Debelle agrees a single, global common code of conduct is a desirable goal for the FX industry.
“Our job will be to look at all six existing codes and identify what is missing, and fill in the gaps, as well as to resolve any areas where there is conflicting guidance.
“The code will be principles-based – it will not be regulation – but recent scandals have shown the need for guidance showing what is and what is not appropriate behaviour for practitioners in the FX market.”
Benedict Cheng, GreySpark
Benedict Cheng, COO for Asia-Pacific at regulatory consultancy GreySpark Partners, says: “The behaviour of the market participants should be the focus of any new industry-wide code of conduct. The code of conduct should assist the banks and other FX dealing intermediaries in coming up with a comprehensive internal control guidelines and procedures.
“The onus of implementing sound trade surveillance framework is and should remain with the participants.”
Cheng calls for the final code to “detail more precisely and explicitly the extent to which information-sharing between market-makers is or is not allowed”, as well as, where appropriate, including “specific provisions on the execution of foreign-exchange transactions, including fixing orders”.
However, Cheng sounds a note of caution about implementation.
“Given the different regulatory landscape and legal framework of countries, particularly in the Asian region where some currencies are restricted, coupled with various degrees of regulatory sophistication, it will be interesting to see how this common code will finally be introduced,” he says.
Debelle acknowledges this concern, saying: “The working group will also look at ways it can promote adherence to the code, which may be as big a challenge as the job of creating a single code itself.”
Marshall Bailey, president of the ACI Financial Markets Association, believes his organization – the creator of one of the six codes to be consolidated by the BIS – can help, by offering its e-learning and certification (ELAC) portal.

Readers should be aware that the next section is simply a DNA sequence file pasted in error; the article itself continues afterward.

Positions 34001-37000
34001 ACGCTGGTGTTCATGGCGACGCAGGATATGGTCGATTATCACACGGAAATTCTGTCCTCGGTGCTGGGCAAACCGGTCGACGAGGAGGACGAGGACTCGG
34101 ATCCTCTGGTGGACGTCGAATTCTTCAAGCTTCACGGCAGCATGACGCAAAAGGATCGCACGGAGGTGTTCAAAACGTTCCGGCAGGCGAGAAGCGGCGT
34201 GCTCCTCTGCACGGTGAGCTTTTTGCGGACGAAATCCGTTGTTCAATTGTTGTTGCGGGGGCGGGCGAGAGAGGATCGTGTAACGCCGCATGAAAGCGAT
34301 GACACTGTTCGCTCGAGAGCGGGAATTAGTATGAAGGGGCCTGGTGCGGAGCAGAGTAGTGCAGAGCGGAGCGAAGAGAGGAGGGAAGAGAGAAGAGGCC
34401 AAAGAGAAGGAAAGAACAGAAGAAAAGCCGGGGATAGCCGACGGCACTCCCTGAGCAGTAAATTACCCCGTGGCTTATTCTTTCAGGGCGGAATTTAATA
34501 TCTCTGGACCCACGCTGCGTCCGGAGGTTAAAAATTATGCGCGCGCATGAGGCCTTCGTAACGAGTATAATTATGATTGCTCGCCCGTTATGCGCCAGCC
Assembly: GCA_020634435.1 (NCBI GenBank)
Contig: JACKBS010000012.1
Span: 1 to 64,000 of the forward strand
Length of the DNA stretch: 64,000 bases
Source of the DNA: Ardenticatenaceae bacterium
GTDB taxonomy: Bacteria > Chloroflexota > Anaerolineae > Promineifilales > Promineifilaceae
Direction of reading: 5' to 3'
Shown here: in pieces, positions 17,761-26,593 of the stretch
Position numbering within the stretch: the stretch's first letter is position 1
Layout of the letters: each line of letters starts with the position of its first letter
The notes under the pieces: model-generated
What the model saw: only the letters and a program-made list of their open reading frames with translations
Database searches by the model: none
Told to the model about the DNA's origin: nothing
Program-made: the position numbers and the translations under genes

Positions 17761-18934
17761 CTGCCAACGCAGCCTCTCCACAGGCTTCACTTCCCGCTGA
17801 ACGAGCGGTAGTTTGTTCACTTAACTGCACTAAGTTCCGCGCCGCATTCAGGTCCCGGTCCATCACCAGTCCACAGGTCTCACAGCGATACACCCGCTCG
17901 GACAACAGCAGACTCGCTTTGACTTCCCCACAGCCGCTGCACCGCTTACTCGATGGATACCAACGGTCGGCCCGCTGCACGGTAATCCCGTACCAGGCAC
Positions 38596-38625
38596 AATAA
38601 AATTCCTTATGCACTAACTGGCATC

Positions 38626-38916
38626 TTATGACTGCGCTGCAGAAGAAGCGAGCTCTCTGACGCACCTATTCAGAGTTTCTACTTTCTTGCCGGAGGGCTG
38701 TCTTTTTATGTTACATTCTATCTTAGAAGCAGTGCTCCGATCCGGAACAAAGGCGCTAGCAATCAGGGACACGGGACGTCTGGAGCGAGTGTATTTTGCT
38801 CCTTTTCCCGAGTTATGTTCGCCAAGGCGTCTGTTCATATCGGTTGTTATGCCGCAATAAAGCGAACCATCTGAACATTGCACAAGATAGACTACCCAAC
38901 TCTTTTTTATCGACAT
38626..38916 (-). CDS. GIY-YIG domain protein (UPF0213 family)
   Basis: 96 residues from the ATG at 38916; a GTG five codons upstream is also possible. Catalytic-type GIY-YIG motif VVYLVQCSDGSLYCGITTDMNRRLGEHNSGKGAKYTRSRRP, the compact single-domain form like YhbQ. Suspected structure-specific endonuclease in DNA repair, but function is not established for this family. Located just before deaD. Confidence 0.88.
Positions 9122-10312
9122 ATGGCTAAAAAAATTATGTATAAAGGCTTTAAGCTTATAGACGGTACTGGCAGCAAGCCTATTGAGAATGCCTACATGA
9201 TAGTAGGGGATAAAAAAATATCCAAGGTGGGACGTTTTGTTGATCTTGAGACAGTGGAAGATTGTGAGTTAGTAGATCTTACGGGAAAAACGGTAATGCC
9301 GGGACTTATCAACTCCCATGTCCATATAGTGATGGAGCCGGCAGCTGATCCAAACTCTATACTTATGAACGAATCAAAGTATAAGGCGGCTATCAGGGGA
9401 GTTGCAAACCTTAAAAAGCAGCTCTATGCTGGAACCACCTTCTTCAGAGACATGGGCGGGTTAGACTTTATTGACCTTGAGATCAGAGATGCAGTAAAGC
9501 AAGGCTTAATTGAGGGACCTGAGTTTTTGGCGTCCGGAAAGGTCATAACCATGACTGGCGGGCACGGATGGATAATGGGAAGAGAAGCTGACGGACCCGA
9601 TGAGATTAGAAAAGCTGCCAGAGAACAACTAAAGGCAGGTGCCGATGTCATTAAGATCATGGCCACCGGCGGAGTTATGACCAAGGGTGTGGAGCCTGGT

“Due to the availability of the ACI ELAC portal, we can help facilitate this important move through technology that allows both the agreement of which components to be in the code, as well as the important elements of providing a platform to demonstrate adherence,” he says.
“Measuring and monitoring progress is key to behavioural change, and institutions need to have clear guidance on the procedures and steps required to ensure any knowledge or conduct gaps are swiftly addressed by supervisors.”
Bailey adds: “How this can potentially be monitored and implemented effectively is also a key area of focus of the industry, and something the ACI outlines and addresses in great detail.”
The committee has not set itself a timetable within which to complete its work, though Debelle expects to be making demonstrable progress within 12 months. He promises the committee will be transparent with its work and will draw comment from industry as it goes.
“We will not work behind closed doors for two years and then produce a completed document that nobody has ever seen,” he says.
The committee will report to central bank governors.